How to Get the Best Mortgage Rates

The Wall Street Journal had a report this weekend on how to snag the best mortgage rates. While some of the tips you’ve probably heard before, I thought it was worth sharing. With rates at historic lows and real estate prices ready to rebound, it seemed like a good time to review the basics.

Current Mortgage Rates

What Determines Your Mortgage Rate?

There are seven factors that will determine the interest rate you get on a mortgage:

  1. The FICO credit score of each borrower
  2. Home price and the amount of the mortgage
  3. The amount of your down payment
  4. Property location
  5. Loan term (e.g., 15 year vs. 30 year)
  6. Type of interest rate (e.g., fixed vs. variable)
  7. Loan type

(Source: CFPB). To this I’d add one more factor–your lender.

Let’s take a look at each of these factors, and what it takes to qualify for the best mortgage rates.

1. FICO Credit Score

We’ve talked about this before. Improving your credit score is the single best way to save money on everything from home loans to car loans to even car insurance. With a mortgage, a good credit score can easily save you tens of thousands of dollars over the life of the loan. The best mortgage rates go to those with a FICO score of 760 or better.

Improving your score is a matter of paying bills on time and keeping the amount of credit you’re using to a minimum. That’s sometimes easier said than done, but over time your score should improve. You can check out a list of tips to increase your credit score for more details.

If you don’t know your FICO score, there are several ways to get it. First, you can buy access to your score directly from myFICO. It’s not expensive and you get your FICO score from all three credit bureaus.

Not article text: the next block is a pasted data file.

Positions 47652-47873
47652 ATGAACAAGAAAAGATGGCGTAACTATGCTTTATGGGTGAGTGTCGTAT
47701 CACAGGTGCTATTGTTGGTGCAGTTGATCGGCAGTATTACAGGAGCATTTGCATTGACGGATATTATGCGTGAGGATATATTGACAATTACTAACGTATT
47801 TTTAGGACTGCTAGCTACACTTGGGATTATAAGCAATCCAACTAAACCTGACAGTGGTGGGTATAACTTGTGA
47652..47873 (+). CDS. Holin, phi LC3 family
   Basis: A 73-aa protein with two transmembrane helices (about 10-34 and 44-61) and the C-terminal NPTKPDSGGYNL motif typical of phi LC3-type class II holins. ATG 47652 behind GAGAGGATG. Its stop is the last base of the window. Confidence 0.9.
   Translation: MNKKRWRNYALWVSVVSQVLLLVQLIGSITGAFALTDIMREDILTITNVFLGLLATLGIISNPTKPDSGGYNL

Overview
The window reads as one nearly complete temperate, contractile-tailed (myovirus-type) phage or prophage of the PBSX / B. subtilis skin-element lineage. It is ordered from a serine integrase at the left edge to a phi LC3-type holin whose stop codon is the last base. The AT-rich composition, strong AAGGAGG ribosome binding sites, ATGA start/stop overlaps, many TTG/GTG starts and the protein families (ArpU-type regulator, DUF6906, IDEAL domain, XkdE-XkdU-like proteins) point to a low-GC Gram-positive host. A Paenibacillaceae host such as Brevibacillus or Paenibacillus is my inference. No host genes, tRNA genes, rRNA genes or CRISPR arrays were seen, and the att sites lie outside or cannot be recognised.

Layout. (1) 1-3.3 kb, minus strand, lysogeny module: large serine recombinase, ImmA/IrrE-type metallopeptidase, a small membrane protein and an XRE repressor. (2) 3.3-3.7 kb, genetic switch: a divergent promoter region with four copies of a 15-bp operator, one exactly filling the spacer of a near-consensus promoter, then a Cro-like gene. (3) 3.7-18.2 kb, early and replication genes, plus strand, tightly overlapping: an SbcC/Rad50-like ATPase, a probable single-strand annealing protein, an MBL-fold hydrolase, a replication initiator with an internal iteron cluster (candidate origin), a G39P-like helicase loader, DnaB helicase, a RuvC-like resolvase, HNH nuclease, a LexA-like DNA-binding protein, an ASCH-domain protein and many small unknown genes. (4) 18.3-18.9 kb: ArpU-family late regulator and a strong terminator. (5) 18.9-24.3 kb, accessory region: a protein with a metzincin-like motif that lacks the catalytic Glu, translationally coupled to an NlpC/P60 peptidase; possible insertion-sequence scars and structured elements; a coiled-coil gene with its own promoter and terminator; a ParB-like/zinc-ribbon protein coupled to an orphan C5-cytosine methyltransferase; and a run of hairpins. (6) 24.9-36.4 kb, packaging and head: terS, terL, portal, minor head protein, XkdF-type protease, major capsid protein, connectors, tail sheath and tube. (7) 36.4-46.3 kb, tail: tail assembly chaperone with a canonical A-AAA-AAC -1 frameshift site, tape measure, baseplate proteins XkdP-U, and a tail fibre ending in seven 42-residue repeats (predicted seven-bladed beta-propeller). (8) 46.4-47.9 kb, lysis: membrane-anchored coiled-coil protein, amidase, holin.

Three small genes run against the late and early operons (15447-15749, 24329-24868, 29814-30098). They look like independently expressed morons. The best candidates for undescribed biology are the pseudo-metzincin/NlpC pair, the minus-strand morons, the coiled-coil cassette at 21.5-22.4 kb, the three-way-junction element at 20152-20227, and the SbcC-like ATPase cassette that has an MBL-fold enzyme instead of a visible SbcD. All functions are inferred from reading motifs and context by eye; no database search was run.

myFICO

If you don’t want to pay for your score, many credit card issuers offer free access as well. You’ll find a list of credit cards that offer credit score access here.

Finally, you can get free access to credit scores through Credit Karma. The score is not based on the FICO formula, but it does a good job of replicating the FICO score. It also provides great information on ways to improve your score. And as I said, it’s free.

Consider Shorter Loan Terms

The WSJ article suggested that you can opt for a 25-year mortgage as a way to get a lower rate. I actually tried that with my last refi, but the rate wasn’t any lower. In fact, the rate was the same even for a 20-year mortgage as compared to the 30-year loan we ultimately chose.

You do, however, save on interest when you go down to a 15-year mortgage. The downside of course is a much higher payment. There are other factors to consider when deciding on a 15 vs. 30-year mortgage, but it is worth considering as a way to lower your rate.

Get Several Quotes

This one is simple. It’s easy to compare mortgage rates online. In addition, if you are refinancing, it’s always worth checking with your current bank to see what they can offer. It pays to get at least three quotes, if not more.

Increase Your Down Payment

While the WSJ didn’t mention this one, I think it’s an important consideration. You’ll typically get the lowest rates if you have at least a 20% equity cushion. Anything less than this and your rates go up and you’ll pay private mortgage insurance (PMI). We paid PMI on our first home, and the extra cost just goes right out the door. Saving a 20% down payment isn’t easy, but it will save you a lot of money in the long run.

Additional Resources

Here are some additional resources you may find helpful:


Published or Updated: June 15, 2016
About Rob Berger

Rob founded the Dough Roller in 2007. A litigation attorney in the securities industry, he lives in Northern Virginia with his wife, their two teenagers, and the family mascot, a shih tzu named Sophie.

Comments

  1. Penny says:

    Absolutely agree with getting rid of PMI by borrowing no more than 80% of your home’s value in a single mortgage. PMI should be renamed a tax or fee, because it does NOTHING to help the homeowner, but it certainly costs them money each and every month on top of your P&I&I….

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